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House Speaker Mike Johnson and Trump meet at Mar-a-Lago

Mike Johnson's plans for a second Trump term
Speaker Mike Johnson's plans for a second Trump term 05:35

House Speaker Mike Johnson visited former President Donald Trump at his Mar-a-Lago resort in Florida on Monday, as the two Republican leaders plot a path to winning in November. 

Johnson didn't share details about the meeting but said on social media their party was united behind its political goals. 

"It was great to meet with President Trump today at Mar-a-Lago," Johnson posted on X. "Our Party is united, and working together, I am confident we will send President Trump back to the White House, win back the Senate, and grow our House Republican majority!"

It's been two months since Johnson last traveled to Mar-a-Lago, when he was facing a threat to his speakership from Rep. Marjorie Taylor Greene. Trump made it clear then and later that he backed Johnson, and Greene's attempt to oust him was ultimately killed. Johnson returned the favor last month, appearing in Manhattan criminal court to support the now-convicted Trump during his trial. 

"President Trump and I have constant dialogue about the plans for the election cycle and then the emerging plans about what we'll do after we win the election cycle," Johnson said Friday of his Monday meeting with Trump. "And I think we will, I think he'll be the next president. And I think we'll have a bigger majority in the House and a Republican majority in the Senate." 

Johnson said Republicans are "planning accordingly" for that victory, "not to put the cart before the horse but to think very strategically about how we'll use that time effectively." The House speaker also told reporters he and Trump would discuss which GOP candidates to endorse.

House Republicans have a razor-thin majority in the House, and Democrats hold the majority in the Senate. 

APTOPIX Trump Hush Money
U.S. Speaker of the House Mike Johnson, center, and businessman Vivek Ramaswamy listen as former President Donald Trump, left, talks with reporters as he arrives at Manhattan criminal court in New York, on Tuesday, May 14, 2024. (Justin Lane/Pool Photo via AP) Justin Lane / AP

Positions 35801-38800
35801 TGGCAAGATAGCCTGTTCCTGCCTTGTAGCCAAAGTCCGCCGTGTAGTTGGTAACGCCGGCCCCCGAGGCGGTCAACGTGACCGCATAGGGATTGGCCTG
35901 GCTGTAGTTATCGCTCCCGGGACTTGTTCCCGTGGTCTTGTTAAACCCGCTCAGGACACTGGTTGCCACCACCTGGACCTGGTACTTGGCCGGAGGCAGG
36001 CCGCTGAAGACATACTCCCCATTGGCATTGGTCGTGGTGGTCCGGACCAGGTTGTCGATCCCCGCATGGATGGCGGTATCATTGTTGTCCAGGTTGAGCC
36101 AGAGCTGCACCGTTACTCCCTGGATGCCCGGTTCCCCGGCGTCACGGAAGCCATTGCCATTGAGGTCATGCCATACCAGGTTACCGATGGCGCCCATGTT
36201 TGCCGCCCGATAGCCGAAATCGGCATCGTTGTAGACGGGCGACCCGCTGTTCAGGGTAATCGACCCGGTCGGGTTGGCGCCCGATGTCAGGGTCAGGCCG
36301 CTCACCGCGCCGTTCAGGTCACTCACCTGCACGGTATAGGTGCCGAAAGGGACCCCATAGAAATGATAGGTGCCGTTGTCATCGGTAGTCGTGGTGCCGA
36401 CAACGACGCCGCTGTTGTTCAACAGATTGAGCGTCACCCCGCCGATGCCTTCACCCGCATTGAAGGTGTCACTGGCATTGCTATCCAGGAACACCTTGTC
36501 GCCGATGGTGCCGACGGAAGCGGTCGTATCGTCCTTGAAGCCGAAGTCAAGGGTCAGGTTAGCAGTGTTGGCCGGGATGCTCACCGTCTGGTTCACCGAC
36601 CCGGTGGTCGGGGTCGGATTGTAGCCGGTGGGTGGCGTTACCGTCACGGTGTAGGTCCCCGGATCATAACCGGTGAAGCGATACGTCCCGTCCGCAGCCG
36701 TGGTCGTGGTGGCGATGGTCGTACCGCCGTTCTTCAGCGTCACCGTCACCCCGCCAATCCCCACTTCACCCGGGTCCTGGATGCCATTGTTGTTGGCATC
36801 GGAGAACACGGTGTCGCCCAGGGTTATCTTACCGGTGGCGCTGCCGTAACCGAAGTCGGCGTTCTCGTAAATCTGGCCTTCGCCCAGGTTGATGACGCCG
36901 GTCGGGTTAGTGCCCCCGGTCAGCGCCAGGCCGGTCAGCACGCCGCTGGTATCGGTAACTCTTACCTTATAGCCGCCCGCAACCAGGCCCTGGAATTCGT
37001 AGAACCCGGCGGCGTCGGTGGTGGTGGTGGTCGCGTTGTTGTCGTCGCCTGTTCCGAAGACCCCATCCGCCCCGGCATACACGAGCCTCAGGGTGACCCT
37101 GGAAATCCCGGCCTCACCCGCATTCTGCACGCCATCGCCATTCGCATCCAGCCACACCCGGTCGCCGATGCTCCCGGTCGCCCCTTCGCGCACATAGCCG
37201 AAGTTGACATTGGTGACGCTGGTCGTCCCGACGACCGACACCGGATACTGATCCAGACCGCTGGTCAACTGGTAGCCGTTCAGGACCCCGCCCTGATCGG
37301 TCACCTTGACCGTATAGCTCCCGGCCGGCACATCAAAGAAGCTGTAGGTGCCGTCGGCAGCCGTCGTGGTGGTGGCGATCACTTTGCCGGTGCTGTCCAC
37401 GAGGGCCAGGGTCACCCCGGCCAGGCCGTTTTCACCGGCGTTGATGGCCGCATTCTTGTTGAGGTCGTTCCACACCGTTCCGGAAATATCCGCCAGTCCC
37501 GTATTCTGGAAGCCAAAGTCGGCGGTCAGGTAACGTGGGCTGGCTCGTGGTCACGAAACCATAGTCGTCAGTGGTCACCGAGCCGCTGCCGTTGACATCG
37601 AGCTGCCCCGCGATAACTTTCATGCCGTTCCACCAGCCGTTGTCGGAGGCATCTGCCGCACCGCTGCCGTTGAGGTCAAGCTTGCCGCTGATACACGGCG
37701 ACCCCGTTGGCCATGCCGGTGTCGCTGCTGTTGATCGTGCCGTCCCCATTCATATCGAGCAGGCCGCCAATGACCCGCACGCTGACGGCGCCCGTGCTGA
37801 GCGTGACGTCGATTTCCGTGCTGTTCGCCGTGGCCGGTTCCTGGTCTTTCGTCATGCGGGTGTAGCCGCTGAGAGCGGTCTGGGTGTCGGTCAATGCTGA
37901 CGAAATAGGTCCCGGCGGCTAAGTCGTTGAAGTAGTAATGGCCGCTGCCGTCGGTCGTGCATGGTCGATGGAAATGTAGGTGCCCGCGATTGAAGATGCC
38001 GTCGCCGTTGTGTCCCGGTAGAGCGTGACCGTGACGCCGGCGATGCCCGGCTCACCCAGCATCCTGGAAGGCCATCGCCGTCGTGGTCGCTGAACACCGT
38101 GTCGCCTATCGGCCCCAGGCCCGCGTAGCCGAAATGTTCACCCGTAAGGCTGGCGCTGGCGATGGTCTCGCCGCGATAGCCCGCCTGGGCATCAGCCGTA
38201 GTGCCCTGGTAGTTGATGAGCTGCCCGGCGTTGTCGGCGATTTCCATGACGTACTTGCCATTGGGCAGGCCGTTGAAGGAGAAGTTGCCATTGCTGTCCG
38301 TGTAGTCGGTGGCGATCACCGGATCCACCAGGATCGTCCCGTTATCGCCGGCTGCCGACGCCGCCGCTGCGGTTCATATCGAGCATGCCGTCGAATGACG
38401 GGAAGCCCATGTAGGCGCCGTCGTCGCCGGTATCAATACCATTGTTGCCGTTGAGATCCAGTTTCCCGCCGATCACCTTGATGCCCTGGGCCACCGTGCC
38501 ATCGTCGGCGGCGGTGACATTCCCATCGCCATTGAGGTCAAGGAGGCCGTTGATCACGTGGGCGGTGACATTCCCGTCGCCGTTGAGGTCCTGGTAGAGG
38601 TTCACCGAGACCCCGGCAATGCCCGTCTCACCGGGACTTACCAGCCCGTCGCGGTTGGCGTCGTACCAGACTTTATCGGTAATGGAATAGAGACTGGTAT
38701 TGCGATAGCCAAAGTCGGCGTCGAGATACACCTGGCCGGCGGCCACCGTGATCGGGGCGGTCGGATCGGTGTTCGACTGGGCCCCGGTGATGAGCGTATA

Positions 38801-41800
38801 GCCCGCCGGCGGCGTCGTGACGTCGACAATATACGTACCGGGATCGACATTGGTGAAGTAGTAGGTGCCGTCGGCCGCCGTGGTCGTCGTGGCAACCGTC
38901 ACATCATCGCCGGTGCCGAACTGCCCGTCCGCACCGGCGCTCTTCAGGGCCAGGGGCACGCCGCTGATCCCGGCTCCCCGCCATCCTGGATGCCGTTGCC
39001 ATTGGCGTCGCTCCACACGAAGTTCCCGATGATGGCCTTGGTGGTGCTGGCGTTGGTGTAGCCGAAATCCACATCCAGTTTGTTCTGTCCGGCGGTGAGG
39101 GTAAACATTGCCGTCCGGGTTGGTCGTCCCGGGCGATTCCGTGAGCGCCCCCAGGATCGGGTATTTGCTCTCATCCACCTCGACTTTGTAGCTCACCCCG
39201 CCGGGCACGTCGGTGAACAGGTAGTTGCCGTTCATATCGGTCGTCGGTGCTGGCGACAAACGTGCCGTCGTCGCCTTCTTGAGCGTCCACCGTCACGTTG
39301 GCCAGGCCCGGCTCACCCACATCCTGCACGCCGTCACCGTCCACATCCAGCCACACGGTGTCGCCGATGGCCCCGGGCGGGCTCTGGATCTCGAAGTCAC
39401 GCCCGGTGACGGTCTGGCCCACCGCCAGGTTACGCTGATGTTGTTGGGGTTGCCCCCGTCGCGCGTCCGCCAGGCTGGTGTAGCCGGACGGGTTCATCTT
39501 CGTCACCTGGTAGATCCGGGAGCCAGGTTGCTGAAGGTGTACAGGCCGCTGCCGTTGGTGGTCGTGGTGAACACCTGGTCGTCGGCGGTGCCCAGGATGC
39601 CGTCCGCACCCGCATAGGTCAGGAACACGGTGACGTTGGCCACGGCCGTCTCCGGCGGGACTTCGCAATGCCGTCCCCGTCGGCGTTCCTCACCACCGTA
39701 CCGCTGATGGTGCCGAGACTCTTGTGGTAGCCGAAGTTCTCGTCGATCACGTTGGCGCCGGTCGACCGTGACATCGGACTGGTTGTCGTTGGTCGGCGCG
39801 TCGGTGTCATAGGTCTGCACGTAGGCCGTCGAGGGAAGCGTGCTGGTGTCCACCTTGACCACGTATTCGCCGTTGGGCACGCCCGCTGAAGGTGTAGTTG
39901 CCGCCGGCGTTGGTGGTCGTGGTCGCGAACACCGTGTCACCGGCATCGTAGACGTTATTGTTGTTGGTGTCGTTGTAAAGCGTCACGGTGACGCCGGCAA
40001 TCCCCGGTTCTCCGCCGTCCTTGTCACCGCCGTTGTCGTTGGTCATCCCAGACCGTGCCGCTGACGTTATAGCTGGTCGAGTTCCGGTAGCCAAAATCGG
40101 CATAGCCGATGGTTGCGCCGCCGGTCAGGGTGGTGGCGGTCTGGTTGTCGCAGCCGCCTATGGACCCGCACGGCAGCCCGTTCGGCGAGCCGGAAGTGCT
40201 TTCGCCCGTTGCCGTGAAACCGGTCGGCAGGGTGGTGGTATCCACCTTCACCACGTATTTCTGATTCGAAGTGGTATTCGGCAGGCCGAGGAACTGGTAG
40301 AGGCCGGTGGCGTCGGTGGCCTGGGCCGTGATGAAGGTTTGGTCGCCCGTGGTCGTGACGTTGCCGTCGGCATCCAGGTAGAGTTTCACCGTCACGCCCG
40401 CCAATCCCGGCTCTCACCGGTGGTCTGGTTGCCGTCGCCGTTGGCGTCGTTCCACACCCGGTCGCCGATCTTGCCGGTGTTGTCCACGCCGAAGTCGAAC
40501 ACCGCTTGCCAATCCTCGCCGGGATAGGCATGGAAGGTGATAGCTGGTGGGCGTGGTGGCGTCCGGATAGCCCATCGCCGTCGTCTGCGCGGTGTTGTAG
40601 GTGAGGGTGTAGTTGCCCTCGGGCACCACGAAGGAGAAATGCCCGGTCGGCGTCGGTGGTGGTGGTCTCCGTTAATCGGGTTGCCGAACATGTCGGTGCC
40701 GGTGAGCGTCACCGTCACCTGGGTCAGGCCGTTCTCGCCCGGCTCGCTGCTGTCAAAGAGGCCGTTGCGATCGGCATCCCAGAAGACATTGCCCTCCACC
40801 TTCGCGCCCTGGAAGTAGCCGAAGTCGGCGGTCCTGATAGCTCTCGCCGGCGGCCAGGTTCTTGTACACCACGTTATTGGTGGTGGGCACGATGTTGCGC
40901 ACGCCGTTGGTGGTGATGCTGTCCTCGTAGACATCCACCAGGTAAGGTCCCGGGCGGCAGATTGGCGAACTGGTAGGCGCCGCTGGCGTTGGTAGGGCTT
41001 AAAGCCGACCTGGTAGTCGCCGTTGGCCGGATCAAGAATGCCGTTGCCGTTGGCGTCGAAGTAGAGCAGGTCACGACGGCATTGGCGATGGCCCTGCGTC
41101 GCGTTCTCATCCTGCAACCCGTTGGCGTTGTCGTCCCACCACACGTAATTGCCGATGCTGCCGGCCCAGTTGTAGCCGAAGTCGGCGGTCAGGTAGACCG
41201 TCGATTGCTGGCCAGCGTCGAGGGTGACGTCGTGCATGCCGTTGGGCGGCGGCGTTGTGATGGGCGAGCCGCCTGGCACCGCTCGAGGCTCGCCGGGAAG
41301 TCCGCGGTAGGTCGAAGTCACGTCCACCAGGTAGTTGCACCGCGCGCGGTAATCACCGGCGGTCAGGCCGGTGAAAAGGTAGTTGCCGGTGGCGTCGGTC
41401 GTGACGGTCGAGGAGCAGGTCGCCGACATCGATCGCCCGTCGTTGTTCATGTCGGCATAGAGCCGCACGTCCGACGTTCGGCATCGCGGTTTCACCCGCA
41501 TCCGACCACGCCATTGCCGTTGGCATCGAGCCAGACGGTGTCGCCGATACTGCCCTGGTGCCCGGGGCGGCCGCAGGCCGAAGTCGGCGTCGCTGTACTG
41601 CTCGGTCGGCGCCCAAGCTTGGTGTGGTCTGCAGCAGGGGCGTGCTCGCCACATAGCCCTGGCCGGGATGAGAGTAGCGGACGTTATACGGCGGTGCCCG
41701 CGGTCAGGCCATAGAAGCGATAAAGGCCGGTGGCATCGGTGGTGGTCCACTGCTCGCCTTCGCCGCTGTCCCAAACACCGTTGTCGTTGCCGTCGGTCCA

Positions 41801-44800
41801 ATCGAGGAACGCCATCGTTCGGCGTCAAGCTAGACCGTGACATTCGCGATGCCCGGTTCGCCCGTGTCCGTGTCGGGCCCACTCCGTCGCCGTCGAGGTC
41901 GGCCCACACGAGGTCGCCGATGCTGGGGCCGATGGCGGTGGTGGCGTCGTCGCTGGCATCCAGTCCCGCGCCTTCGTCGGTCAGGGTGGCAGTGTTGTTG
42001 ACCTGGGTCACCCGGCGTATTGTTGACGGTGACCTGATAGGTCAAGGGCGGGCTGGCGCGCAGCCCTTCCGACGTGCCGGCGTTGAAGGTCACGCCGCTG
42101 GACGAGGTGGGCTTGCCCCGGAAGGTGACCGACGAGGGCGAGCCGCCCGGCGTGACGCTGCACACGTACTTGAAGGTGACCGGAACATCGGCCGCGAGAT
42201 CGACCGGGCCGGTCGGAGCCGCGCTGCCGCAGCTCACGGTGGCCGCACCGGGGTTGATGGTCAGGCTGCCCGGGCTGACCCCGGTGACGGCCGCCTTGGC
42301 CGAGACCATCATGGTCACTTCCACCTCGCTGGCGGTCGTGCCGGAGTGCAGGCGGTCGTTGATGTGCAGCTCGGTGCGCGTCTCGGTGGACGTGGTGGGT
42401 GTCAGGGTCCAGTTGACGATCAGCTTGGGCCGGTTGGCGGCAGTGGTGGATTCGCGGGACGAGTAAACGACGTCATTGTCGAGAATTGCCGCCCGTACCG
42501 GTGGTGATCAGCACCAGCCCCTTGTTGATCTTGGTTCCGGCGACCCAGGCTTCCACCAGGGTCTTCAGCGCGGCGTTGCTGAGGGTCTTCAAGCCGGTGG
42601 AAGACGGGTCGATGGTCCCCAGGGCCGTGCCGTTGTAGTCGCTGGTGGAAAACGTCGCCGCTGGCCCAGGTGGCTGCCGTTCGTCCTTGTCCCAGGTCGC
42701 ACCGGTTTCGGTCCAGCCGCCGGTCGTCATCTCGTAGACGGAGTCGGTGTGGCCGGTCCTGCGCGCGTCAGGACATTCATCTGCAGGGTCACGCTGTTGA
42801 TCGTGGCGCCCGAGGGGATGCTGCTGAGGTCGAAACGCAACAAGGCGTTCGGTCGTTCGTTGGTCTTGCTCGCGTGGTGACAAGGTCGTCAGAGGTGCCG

But Trump may already having an impact on the composition of the House and its committees. Johnson recently appointed two controversial Trump allies, Rep. Scott Perry and Ronny Jackson, to the House Intelligence Committee, arguably the most sensitive House panel. 

Late last year, a federal judge ordered Perry's text and email communications to be turned over to federal investigators last year as part of the special counsel's 2020 election probe into former President Donald Trump and his allies.

Jackson was demoted by the Navy in 2022 after a Pentagon watchdog investigation into his time as White House physician substantiated allegations of inappropriate conduct — a development that was not publicly known at the time.

House Intelligence Committee Chairman Mike Turner told CBS News "Face the Nation" Sunday that he expects Johnson to intervene if there is any "improper" behavior."He's going to continue to monitor the situation," Turner said, adding that "if there's any indication of anything improper happening," he expects that "the speaker will assert leadership here."

Trump visited House and Senate Republicans on Capitol Hill last week to discuss their 2024 agenda and air grievances in what GOP Rep. Matt Gaetz described as a "pep rally." It was the former president's first trip to Capitol Hill since his supporters assaulted the Capitol more than three years ago. 

Rep. Elise Stefanik, who chairs the House Republican Conference, called the meeting a "very successful" political gathering.

"We are 100% unified behind his candidacy and are ready to get to work on behalf of the American people," Stefanik told reporters, calling Trump's appearance a "unifying event." 

Recent CBS News polling shows Trump and President Biden are neck-and-neck nationally. 

Jaala Brown contributed to this report.

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